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Proper Insulation for Crawl Space with Oil Furnace

I'm moving into a 75 yr. old house in the beginning of december and the inspection report said that I should have insulation installed in the crawlspace under my hardwood first level floors. The crawl space is split into two sections, the first being where the furnace is and is approximately 484 sqft. The second is 154 sqft and is separated by the first via the original foundation wall, which had some blocks removed for access/piping.

The main section has an existing vapor guard and I plan on installing one in the rear section, however the entirety of the crawlspace is uninsulated. There is uninsulated metal ducting from the oil furnace and two pipes (will be replaced by one run of PVC or PEX) running from the water main at the front corner to opposite, back corner (all plumbing is at back of house). Both existing pipes (one copper, one galvanized) are not insulated and poorly supported, below the joists (an entirely different story). The crawl space isn't very tall beyond what was excavated for the furnace, the front of the house has maybe three feet of space below the joists, with the back having two or less.

My question is what is the best route to go about insulating the space. The inspectors report suggested insulating the floor, but a lot of what I've read for crawlspaces with furnaces suggested insulating from the mudsill down and leaving the joist area alone. I live in Maryland and it is definitely an inbetween climate. Judging from the lack of insulation on existing plumbing there seemed to be no concern with freezing (or ignorance thereof judging by how it has been run), but wasn't sure if the wall insulation would be enough to make it worthwhile.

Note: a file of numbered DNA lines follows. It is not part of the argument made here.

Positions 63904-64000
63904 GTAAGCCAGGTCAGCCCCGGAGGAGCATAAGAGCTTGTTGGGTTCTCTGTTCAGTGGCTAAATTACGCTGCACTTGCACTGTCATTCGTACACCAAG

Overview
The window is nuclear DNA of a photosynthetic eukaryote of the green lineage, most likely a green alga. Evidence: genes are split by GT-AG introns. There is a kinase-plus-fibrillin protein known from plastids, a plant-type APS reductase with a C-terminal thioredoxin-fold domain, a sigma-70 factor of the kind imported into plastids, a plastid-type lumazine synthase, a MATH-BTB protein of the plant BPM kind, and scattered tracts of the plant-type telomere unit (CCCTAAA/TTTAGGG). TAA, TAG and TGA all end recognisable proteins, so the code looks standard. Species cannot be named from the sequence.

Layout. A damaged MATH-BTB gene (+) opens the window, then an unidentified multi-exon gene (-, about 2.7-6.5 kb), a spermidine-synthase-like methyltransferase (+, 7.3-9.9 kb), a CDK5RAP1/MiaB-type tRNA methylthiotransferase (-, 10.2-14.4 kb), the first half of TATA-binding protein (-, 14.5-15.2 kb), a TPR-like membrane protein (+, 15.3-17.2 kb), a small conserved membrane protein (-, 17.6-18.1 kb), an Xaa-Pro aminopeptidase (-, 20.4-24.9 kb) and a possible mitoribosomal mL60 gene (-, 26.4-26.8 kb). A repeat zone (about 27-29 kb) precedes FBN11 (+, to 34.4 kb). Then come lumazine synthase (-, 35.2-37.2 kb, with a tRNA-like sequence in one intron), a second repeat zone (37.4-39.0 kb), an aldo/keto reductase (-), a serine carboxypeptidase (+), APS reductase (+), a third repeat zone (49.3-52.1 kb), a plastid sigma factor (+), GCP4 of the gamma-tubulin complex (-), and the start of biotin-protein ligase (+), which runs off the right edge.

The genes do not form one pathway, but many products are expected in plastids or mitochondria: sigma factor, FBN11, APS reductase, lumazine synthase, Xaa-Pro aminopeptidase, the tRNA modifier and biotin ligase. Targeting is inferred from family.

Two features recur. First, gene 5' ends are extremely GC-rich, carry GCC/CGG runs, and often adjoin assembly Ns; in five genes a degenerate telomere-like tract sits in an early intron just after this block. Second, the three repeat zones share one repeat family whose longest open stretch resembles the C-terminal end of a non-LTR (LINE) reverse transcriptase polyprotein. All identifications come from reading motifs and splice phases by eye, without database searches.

Any suggestions would be appreciated!


Re: Proper Insulation for Crawl Space with Oil Furnace

If the crawlspace is not currently ventilated, then insulate at the outer walls. If it is ventilated then insulate at the floor joists. Remember that insulation is used to thermally isolate an area from the exterior or other unconditioned space, which makes it's proper placement easy to determine. You also have to keep in mind that having heat-producing equipment in the crawlspace may require that you cover any added combustible materials you add such as foam insulation with an approved fire-resistant product. Check with your local building codes department on that. Replace all galvanized plumbing. Also you may need to re-route, insulate, or use heat tape to protect any plumbing which will not be covered with the new insulation to prevent freeze-up.


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